With a design system already in place, designing and prototyping was fairly easy because I didn’t need to start from scratch. I was able to easily transform my low fidelity wireframes to prototype ready wireframes within the allotted time.

Support for the scheduler

I got amazing feedback from the team, and I learned that they were going to move forward with my project. I met with our product designer after the hackathon to handoff the designs, talk more in depth about my process, and get some more feedback. She also gave me some insight into how the product team took ideas from design through development.

What could have been improved
Conducting additional interviews

I learned about the hackathon about 2 weeks before it started. Knowing what I know now, it would have been beneficial to call a few clients that I knew used the scheduling tool to gain additional insights before the hackathon started.

Conducting user tests

On a related note, one of my biggest uncertainties was around the relocation of the "schedule a call" button. I had a few different placements in mind, but I had no way to know if the change would make sense to the user. If I had planned better, I could have made time to conduct at least one or two user tests before the presentation.

What I learned
A little planning can go a long way

Though the hackathon itself was only two days long, I had a couple of weeks to think through how I was going to approach this project. My role as a CS rep was fast paced and often consumed my day, but there were definitely some opportunities to talk to clients about the scheduling workflow that I did not take advantage of. Next time, I would be more intentional about using my direct relationships with clients as a resource.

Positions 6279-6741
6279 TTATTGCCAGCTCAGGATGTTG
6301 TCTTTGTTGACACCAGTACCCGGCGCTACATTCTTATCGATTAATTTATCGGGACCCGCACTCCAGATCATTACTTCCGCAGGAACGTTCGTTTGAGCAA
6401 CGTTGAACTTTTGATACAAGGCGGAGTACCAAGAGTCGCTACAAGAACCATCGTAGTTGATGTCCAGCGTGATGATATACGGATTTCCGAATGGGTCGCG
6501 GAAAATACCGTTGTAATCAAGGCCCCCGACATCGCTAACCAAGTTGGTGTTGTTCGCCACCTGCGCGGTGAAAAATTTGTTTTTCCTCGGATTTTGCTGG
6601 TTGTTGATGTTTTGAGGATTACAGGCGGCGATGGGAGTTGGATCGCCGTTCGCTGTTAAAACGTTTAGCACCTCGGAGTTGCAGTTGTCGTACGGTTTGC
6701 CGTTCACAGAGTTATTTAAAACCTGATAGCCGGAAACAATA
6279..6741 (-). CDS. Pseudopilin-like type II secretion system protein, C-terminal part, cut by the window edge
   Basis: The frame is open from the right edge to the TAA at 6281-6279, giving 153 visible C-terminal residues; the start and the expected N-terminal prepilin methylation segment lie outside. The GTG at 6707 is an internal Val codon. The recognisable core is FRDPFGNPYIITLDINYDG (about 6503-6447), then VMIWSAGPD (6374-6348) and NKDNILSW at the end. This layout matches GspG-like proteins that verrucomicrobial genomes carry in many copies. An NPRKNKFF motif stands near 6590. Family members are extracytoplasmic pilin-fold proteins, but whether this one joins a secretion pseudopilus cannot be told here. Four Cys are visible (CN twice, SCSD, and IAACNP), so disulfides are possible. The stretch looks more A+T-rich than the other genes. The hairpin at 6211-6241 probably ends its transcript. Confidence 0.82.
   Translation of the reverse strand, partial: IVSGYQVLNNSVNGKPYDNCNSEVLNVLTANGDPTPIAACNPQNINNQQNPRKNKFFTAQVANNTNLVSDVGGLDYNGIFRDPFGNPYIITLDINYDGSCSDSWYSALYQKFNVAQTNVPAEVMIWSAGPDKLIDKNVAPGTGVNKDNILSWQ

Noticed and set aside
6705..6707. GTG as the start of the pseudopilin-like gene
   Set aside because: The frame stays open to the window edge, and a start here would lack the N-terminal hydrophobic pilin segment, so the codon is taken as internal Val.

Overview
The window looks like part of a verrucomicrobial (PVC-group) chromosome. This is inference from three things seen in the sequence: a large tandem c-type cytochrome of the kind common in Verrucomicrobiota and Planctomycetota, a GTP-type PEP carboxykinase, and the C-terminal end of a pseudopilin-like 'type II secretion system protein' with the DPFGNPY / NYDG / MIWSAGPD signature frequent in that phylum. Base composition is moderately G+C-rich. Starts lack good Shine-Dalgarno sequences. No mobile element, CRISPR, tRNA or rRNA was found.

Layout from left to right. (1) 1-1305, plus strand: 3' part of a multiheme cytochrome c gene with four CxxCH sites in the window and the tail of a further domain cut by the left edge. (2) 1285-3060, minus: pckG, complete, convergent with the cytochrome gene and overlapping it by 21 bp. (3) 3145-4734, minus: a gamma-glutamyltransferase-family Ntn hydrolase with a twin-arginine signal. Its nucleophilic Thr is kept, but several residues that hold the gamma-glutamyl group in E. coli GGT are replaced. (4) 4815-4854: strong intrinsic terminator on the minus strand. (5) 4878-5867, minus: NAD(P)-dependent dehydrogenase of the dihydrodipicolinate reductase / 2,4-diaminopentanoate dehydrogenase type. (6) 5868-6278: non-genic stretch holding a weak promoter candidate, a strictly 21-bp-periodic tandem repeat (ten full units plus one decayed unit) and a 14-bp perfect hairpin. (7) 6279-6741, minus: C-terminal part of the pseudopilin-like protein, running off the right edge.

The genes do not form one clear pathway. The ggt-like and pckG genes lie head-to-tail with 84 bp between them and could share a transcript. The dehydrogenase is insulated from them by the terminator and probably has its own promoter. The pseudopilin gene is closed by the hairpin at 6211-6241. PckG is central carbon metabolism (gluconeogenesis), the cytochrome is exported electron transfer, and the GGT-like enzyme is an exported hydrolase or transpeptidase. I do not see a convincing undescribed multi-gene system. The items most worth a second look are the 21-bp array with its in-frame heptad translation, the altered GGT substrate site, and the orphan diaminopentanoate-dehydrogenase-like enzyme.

There is no small idea

I was self conscious about using this idea for the hackathon because I knew I’d be up against developers that were building some cool and novel features using AI. I actually presented two ideas just in case this one was too small on its own. In the end, this was the idea that was selected to be put into production because it had the most direct and positive impact on the client’s experience.

My experience is valid

Like a lot of people these days, I experienced some imposter syndrome. I was a CS rep about to stand in front of the entire product team to tell them “hey, I found something broken and I think I know how to fix it!” Even though I was a little intimidated, I knew the design experience I had meant something and I wanted to show it off. Getting positive feedback from the team was incredibly rewarding and validating.